Lise de la Salle on… When Do We Dance?


I’m a big dance fan. I’ve always adored classical ballet, ever since I was four years old. Then I discovered modern jazz and all kinds of different dances. Growing up, I realised that it is similar to music and they are always connected. The idea of rhythm is important to me: I work a lot on rhythm and pulse in my interpreta­tions and also when I teach or give masterclas­ses. It’s always close to the emotional state in music, like your heartbeats, and it’s primary for dancing too – to have that kind of energy from the ground, from the pulse, from the rhythm. So I decided to take my chance with a programme based around dances. Then I realised that I’d need not one album for this, but ten!

I wanted at first to go back to Lully and Rameau, but clearly I had to make a choice somehow. Therefore I decided to focus only on 100 years, and chose 1850 to 1950 because all the arts were going through a fascinatin­g period of change then in form, rules and techniques. I picked a world travel idea: from America to Argentina, then crossing the ocean to Europe with Portugal, France, and east to Hungary and Russia. Contrast is a very fundamenta­l notion for me: I find it amazingly captivatin­g that in the same period we have Ravel Valses nobles et sentimenta­les on one side with 6000km west Tea for Two played by Art Tatum and a few hundred kilometres east the Six Romanian Folk Dances by Bartók, which are another world.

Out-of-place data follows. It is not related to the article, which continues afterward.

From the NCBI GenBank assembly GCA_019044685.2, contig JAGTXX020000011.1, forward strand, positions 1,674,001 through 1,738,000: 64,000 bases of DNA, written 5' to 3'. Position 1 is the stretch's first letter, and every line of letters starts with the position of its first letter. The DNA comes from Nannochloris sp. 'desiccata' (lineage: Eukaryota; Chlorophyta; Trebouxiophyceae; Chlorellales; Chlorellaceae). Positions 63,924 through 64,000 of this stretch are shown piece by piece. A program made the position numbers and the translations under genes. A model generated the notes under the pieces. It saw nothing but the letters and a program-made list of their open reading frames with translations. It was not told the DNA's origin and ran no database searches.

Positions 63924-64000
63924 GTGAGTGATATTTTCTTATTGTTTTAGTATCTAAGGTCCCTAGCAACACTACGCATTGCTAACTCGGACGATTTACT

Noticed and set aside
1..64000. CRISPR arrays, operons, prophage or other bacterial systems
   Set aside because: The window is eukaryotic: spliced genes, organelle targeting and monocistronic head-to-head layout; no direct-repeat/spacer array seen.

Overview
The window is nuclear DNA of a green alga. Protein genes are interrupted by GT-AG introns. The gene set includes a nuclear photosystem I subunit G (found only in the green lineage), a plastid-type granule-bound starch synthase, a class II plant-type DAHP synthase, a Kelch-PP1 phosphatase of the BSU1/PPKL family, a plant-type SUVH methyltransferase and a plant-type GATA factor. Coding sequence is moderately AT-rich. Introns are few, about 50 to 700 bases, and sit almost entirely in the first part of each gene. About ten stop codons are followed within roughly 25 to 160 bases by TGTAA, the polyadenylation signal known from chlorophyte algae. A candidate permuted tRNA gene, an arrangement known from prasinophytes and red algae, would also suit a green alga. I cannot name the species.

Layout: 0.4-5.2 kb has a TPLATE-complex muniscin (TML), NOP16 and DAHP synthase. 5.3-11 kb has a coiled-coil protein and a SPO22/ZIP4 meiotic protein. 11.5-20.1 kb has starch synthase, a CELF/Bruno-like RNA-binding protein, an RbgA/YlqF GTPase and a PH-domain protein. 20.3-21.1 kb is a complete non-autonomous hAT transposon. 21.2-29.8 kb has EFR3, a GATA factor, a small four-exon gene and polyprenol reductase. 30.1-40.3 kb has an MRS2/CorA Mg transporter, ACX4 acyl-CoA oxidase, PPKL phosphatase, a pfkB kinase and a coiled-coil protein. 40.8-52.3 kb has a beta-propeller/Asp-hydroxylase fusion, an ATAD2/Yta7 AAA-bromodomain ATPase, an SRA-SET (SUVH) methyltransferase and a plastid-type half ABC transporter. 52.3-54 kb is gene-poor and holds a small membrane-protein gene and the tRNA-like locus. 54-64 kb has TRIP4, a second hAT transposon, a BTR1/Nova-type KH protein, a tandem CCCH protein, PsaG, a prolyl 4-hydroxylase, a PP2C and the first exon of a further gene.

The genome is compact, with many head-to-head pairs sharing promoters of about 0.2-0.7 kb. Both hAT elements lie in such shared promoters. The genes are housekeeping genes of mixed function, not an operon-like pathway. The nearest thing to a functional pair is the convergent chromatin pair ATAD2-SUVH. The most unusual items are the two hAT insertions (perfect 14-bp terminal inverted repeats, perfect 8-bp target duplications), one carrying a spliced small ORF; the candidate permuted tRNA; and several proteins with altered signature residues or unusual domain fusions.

I’ve tried to mix very famous pieces with less wellknown ones. The Ravel had been on my mind for many years, as had the Art Tatum version of Tea for Two. The Tango by Stravinsky was interestin­g because the dance is supposedly from Argentina, but Stravinsky is Russian so this was a double journey. It’s interestin­g to see how a Russian composer such as Stravinsky perceives the tango; likewise Rachmanino­v, again a Russian, with an Italian Polka. And the Ginastera Three Argentinia­n Dances are incredible pieces that I really wanted to incorporat­e. It’s been a fascinatin­g exploratio­n.

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